Mott MacDonald and Restrata have teamed up to develop a five-step strategy to get sports fans back into stadia and enjoying live sports. The approach, which uses performance-based epidemiology principles alongside tried and tested digital technology, can be used by all stadia owners, enabling them to unlock sporting events which have been severely affected by Covid-19. It can also help businesses become more resilient to the impacts of future pandemics.
With many sporting events cancelled last season, there was uncertainty as to whether competitions could conclude. As the situation changed, rescheduled fixtures took place behind closed doors, but this has led to the loss of significant financial income for the industry. In the UK, Premier League clubs are reported by Deloitte to have lost a collective £850m last season as a result of the loss of TV income and matchday revenue. Events company Live Nation saw revenue plunge by 98% last quarter. There is potential for further financial loss unless systems are put in place to get fans back into venues and watching live sports.
In the UK, the government has issued a strategy with new guidelines to reopen stadia when it is safe to do so. Many sports clubs and associations need to understand what they have to do to comply and to minimise risk. To help with this and to help sport regain confidence, Mott MacDonald and Restrata have developed a five-step strategy to help clubs prepare for the return of fans. The strategy directly addresses the risks and the requirement that safety certificates will only be issued if the requirements of local authorities, police and transport operators have been met both inside and outside the stadium.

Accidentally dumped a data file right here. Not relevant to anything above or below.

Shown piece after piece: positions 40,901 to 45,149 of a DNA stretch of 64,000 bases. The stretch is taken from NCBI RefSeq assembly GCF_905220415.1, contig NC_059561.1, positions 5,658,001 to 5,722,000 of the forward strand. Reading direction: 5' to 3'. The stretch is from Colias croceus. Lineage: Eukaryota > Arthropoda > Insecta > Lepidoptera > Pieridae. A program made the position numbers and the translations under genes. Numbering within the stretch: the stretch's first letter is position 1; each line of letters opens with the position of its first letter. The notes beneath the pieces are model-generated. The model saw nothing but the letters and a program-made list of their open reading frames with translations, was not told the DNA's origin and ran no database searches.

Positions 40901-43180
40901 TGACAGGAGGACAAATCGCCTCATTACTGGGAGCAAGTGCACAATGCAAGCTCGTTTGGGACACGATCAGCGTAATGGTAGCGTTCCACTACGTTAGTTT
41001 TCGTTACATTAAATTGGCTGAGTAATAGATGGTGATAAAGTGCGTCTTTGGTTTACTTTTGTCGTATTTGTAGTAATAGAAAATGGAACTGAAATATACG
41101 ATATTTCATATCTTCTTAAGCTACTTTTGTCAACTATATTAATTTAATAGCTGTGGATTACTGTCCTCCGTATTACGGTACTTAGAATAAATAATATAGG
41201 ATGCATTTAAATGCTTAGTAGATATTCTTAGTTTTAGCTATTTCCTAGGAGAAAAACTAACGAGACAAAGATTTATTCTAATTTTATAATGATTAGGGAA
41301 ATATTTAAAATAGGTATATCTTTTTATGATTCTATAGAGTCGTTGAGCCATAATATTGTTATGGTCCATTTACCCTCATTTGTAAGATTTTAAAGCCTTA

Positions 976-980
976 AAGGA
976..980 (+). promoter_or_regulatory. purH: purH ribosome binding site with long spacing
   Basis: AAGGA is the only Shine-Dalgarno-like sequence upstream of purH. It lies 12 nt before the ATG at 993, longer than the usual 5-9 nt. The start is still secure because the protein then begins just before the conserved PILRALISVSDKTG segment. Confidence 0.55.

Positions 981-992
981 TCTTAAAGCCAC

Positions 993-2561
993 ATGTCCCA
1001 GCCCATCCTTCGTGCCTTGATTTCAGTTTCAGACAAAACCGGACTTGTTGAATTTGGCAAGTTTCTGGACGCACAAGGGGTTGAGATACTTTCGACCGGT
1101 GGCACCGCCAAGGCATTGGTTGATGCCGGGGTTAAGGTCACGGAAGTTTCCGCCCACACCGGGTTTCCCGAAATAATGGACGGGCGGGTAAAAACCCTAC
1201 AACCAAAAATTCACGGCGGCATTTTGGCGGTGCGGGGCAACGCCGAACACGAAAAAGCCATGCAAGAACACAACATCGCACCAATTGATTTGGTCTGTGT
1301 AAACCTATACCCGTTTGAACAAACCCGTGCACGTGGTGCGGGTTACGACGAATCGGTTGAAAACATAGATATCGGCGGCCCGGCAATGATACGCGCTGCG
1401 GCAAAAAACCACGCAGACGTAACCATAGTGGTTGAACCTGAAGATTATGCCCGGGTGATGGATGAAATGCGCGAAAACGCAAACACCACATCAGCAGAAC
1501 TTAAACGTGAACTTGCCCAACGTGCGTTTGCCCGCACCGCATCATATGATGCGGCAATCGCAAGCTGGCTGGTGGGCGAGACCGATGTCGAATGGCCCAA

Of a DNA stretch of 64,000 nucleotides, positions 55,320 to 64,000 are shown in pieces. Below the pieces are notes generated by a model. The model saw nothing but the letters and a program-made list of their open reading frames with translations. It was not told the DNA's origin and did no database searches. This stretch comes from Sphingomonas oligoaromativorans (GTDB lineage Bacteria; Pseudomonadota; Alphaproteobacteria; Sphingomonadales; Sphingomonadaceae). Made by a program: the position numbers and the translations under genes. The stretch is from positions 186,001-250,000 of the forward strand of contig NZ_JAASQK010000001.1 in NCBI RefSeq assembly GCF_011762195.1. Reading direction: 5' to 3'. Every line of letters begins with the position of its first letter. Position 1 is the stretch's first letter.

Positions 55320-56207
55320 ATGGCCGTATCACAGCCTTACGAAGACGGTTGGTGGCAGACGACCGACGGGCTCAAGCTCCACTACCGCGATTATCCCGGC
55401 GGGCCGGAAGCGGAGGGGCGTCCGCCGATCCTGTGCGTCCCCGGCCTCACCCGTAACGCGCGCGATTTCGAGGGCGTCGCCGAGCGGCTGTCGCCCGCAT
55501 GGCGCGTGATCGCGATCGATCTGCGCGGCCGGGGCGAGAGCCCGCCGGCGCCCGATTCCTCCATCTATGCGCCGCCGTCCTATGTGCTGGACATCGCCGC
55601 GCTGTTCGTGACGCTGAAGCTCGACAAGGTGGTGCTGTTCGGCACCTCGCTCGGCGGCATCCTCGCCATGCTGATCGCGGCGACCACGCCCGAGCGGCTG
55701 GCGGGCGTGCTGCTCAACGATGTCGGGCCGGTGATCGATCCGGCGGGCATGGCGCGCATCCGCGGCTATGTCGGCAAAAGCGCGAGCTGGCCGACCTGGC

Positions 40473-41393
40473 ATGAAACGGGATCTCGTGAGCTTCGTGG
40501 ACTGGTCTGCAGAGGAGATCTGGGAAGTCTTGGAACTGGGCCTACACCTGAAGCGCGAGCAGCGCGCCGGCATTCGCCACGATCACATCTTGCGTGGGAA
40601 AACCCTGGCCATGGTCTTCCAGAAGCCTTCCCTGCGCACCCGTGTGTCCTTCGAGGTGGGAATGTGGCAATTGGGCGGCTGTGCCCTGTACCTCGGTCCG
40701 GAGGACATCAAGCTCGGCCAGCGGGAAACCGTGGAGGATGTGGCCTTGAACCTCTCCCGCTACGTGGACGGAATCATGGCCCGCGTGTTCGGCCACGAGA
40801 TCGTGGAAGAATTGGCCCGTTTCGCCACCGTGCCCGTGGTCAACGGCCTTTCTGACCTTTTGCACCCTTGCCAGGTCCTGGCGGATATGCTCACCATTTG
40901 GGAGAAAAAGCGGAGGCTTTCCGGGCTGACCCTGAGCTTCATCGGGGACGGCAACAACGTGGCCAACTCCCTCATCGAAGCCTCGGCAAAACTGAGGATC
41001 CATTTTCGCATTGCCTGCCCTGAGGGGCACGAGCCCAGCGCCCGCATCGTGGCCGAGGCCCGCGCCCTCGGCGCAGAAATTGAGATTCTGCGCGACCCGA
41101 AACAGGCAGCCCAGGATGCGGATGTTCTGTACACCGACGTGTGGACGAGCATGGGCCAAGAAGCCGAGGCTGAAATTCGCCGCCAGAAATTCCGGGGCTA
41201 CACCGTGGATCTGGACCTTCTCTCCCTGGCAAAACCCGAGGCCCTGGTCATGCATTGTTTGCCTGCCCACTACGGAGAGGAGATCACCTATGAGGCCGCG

- Define the challenges both inside and outside the stadium.
- Establish a baseline through a compliance audit.
- Performance-engineered solutions.
- Manage residual risk.
As part of season ticket or pre-check risk assessments, health screening on non-matchdays can also improve community health and support track and trace. Information on fan movements and adjacencies through the stadium can be analysed for future contact tracing of subsequently-diagnosed Covid-19 cases who attended the event. This data is stored securely in the cloud allowing transparent and open collaboration with the relevant authorities.
James Middling, Mott MacDonald’s built environment sector lead, said: “Sport is an important and much needed part of any community and the trust between the club and its fans is at the very core of the business of sport. As fans start to return to our stadia, we need to work together to openly rebuild that trust and keep each other safe whilst enjoying a great day of sport. The fans need to be patient and follow the rules and the stadium operators need to show how they are managing the risks through applying world leading methods.
“We’ve come together with Restrata to deliver truly world class Covid-19 risk management which uses first principles epidemiology and engineering interventions to measure and reduce the risks then transparently manages the remaining risk through world leading technologies.”
Botan Osman, Restrata CEO said: “Through the live government trial we conducted at the Oval in September in addition to bio-secure cricket this summer we have proven that, done the right way, a fan-secure environment in stadia is safer than the high street. We have a clear, unequivocal message for when the ‘pause button’ on live sport is released: technology is a necessity to minimise the risk posed by this pandemic and provide a safe environment for fans. Our recent government pilot trial at the Oval proved that fans ability to comply with government safety measures was greatly enhanced by live data analysis and technical governance. Our system provides an environment that exceeds safety measures recommended by the government and we believe fans safety should be put first.”